On June 19, 1865, enslaved African Americans in Texas were told they were free. A century and a half later, people across the U.S. continue to celebrate the day, which is now a federal holiday.
The History of Juneteenth
On January 1, 1863, enslaved and free African Americans got together in churches and private homes all across the country waiting for news that would declare everyone legally free from slavery. When the moment finally came, Union soldiers, many of whom were black, marched onto plantations and into cities in the south reading copies of the Emancipation Proclamation spreading the news of freedom in Confederate States due to the Thirteenth Amendment announced by Abraham Lincoln.
Unfortunately, not everyone in Confederate territory would be freed immediately, especially those living in Texas. While the Emancipation Proclamation was made effective in 1863, it was not able to be implemented in places that were still under Confederate control, and all enslaved people would not be free until much later. More than two years would pass before the news reached African Americans living in Texas.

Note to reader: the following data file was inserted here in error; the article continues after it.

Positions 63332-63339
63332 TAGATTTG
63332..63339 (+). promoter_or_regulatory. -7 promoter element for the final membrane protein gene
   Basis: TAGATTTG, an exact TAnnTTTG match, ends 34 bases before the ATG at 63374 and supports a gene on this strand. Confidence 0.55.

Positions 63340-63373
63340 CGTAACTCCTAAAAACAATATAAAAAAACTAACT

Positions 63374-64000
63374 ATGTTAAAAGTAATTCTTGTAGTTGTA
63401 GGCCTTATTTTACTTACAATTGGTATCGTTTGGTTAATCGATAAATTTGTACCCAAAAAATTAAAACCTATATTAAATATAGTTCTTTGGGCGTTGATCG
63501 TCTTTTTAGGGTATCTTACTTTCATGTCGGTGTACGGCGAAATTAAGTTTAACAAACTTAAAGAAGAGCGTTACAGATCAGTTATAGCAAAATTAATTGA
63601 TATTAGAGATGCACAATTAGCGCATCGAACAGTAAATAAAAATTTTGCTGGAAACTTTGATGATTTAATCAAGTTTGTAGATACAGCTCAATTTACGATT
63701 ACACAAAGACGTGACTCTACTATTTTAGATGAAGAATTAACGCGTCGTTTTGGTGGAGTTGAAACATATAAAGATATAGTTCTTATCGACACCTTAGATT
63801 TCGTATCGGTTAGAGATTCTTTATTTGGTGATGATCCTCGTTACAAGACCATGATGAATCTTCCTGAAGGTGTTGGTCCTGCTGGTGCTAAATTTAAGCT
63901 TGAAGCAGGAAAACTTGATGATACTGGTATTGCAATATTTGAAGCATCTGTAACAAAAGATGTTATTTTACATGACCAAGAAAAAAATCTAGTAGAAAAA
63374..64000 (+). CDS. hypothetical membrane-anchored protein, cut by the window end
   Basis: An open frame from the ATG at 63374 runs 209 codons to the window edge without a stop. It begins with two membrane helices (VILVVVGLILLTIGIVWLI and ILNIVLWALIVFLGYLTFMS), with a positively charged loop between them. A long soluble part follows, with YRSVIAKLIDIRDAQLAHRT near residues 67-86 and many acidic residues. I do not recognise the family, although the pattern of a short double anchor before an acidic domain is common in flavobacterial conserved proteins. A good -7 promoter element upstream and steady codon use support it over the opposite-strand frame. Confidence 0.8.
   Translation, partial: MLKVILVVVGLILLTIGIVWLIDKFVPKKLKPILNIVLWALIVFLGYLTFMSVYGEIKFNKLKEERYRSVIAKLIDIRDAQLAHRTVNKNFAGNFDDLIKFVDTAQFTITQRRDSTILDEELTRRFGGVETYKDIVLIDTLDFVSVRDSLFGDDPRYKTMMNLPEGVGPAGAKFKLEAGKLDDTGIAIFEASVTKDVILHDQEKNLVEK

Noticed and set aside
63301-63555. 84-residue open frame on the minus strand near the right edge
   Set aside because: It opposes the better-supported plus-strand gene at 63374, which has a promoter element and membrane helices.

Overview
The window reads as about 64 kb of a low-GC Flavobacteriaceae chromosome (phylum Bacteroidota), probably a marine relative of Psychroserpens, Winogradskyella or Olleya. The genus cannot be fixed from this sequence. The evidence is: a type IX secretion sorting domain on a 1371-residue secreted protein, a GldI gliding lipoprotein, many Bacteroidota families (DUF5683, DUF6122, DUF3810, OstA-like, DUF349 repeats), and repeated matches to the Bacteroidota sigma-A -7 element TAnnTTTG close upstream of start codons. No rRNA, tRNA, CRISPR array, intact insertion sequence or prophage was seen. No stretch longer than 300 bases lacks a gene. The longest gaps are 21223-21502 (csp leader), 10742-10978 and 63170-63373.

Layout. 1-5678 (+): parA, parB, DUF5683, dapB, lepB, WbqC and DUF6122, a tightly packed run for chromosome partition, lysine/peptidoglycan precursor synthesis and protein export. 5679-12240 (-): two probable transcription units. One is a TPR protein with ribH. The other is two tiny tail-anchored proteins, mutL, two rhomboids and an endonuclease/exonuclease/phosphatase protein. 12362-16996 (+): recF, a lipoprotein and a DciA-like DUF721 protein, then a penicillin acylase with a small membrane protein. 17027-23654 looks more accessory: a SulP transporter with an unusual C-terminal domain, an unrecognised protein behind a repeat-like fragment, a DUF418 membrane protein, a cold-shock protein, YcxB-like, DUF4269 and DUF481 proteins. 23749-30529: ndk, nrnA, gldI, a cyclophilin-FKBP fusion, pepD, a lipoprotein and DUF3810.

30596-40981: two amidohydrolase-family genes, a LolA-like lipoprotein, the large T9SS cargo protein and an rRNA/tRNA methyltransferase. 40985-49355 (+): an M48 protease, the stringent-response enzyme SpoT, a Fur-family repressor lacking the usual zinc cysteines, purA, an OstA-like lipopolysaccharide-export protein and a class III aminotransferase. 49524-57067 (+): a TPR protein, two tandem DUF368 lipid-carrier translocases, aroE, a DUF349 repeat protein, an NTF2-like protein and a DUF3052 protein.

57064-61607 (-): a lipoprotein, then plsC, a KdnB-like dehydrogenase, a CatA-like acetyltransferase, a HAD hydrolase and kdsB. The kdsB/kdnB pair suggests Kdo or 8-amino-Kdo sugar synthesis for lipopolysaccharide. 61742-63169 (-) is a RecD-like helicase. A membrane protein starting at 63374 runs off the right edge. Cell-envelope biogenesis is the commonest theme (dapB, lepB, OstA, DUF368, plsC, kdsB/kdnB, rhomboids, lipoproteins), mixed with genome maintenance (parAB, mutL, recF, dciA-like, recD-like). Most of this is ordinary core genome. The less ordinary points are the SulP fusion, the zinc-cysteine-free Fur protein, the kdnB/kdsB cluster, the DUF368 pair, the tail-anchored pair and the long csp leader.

Freedom finally came on June 19, 1865, when some 2,000 Union troops arrived in Galveston Bay, Texas. The army announced that the more than 250,000 enslaved black people in the state, were free by executive decree. When the state’s residents learned that slavery had been abolished, the former slaves immediately began to celebrate with prayer, feasting, song, and dance.This day came to be known as "Juneteenth," by the newly freed people in Texas.
Celebrating Juneteenth Today
In 1980, Texas became the first state to designate Juneteenth as a holiday. All 50 states and the District of Columbia now recognize the day in some form. Because of its history, Galveston has remained a busy site for Juneteenth events over the years.
While some celebrations take place among families in backyards where food is an integral element, some cities like Galveston hold larger events, including parades and festivals with residents, local businesses, and more.